The profile of the sport reached a new high in the 1980s, with a number of athletes becoming household names (such as Carl Lewis, Sergey Bubka, Sebastian Coe, Zola Budd and Florence Griffith-Joyner). Many world records were broken in this period, and the added political element between competitors of the United States, East Germany, and the Soviet Union, in reaction to the Cold War, only served to stoke the sport’s popularity. The increase in the commercial capacity of track and field was also met with developments in the application of sports science, and there were many changes to coaching methods, athlete’s diet regimes, training facilities and sports equipment. This was also accompanied by an increase in the use of performance-enhancing drugs, and prominent cases, such as those of Olympic gold medallists Ben Johnson and Marion Jones, damaged the public image and marketability of the sport.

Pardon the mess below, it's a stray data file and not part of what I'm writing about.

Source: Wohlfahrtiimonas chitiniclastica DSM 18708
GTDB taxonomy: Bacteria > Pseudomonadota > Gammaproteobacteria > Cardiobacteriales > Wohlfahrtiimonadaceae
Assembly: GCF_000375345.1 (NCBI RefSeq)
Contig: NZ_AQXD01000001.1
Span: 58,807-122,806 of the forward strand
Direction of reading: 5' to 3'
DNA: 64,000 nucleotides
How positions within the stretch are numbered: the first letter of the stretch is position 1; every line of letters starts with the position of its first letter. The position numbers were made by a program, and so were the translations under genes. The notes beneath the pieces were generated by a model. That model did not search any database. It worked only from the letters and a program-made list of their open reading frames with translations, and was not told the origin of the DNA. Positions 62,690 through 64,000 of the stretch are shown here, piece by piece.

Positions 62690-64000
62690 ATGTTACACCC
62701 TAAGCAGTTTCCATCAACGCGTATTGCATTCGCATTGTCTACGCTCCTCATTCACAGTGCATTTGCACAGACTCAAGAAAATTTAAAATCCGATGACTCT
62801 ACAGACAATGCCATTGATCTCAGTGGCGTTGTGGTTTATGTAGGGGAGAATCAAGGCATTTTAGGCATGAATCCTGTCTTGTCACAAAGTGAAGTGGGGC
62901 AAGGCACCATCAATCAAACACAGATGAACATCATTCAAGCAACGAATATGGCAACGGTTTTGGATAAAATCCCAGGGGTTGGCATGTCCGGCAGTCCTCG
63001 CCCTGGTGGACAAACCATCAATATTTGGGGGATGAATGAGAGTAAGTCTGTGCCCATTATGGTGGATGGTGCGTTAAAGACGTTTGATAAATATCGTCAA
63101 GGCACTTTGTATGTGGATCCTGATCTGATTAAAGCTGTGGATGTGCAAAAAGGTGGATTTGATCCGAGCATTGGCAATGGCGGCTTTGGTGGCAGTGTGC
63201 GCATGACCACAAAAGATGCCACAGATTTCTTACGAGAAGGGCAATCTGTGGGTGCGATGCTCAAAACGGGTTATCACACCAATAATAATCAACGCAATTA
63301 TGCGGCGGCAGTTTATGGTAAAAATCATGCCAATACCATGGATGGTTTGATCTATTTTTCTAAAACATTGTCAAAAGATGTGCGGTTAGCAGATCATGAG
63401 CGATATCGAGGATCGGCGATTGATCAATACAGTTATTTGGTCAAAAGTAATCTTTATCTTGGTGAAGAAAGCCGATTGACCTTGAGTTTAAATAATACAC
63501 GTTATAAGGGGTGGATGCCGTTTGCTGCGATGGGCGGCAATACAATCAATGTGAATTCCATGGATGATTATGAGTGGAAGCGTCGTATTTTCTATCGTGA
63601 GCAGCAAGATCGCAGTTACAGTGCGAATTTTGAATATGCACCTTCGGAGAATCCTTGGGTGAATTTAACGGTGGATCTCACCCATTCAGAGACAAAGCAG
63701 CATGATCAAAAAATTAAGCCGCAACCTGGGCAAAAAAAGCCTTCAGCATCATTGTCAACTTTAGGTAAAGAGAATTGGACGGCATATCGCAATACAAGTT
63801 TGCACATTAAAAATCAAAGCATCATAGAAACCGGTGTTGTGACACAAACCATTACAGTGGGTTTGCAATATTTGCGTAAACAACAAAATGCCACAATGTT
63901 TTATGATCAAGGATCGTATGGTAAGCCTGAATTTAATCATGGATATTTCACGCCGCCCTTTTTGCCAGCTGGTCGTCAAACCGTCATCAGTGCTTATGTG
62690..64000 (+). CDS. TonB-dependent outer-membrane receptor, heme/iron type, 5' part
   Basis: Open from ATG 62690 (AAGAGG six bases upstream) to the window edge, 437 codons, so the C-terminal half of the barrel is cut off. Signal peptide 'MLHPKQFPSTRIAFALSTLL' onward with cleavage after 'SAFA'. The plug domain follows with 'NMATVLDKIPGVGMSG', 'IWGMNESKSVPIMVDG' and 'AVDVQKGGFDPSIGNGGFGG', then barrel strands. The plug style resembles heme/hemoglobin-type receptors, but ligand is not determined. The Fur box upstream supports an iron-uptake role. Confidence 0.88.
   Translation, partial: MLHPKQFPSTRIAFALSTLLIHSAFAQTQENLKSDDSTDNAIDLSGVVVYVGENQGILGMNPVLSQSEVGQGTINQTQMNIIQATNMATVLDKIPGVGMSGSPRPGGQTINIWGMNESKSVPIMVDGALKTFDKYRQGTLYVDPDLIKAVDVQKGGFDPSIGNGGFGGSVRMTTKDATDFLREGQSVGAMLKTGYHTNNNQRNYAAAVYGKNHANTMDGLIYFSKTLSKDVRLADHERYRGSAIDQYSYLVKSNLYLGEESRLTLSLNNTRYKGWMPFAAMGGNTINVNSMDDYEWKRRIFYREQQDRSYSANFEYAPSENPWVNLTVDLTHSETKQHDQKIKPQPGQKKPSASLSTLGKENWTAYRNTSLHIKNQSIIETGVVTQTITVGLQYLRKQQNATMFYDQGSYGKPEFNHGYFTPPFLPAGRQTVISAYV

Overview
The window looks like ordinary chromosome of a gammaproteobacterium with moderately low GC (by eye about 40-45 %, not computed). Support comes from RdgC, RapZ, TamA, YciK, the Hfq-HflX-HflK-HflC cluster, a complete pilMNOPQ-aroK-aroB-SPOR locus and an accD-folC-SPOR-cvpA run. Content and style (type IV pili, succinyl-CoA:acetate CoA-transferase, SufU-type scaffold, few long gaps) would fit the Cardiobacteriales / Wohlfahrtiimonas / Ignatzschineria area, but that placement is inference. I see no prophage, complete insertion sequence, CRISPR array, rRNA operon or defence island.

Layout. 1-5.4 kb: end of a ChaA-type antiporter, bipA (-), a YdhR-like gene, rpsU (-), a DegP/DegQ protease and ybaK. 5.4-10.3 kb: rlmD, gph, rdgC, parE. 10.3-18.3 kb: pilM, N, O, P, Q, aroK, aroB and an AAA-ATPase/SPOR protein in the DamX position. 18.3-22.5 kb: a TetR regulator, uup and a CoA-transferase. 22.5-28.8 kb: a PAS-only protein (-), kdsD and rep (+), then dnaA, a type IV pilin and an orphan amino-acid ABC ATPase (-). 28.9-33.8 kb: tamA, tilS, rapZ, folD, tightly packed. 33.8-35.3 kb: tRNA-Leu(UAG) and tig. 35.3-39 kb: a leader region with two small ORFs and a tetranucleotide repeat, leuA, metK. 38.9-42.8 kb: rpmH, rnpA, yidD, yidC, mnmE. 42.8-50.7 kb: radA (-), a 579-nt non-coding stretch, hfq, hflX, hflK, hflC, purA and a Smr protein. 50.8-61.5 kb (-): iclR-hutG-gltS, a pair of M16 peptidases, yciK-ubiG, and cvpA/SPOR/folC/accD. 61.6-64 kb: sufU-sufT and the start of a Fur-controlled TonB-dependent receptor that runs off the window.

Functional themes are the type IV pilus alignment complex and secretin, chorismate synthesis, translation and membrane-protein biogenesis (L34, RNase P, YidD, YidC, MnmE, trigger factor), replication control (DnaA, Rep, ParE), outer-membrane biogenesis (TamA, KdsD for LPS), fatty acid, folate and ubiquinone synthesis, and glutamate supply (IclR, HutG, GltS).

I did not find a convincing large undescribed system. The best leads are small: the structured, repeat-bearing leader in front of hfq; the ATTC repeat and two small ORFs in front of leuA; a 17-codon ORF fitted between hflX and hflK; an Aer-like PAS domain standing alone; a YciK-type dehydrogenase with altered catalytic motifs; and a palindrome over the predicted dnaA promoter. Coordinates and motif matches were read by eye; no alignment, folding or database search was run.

From the 1990s onwards, track and field became increasingly more professional and international, as the IAAF gained over two hundred member nations. The IAAF World Championships in Athletics became a fully professional competition with the introduction of prize money in 1997, and in 1998 the IAAF Golden League—an annual series of major track and field meetings in Europe—provided a higher level of economic incentive in the form of a US$1 million jackpot. In 2010, the series was replaced by the more lucrative IAAF Diamond League, a fourteen-meeting series held in Europe, Asia, North America and the Middle East—the first ever worldwide annual series of track and field meetings.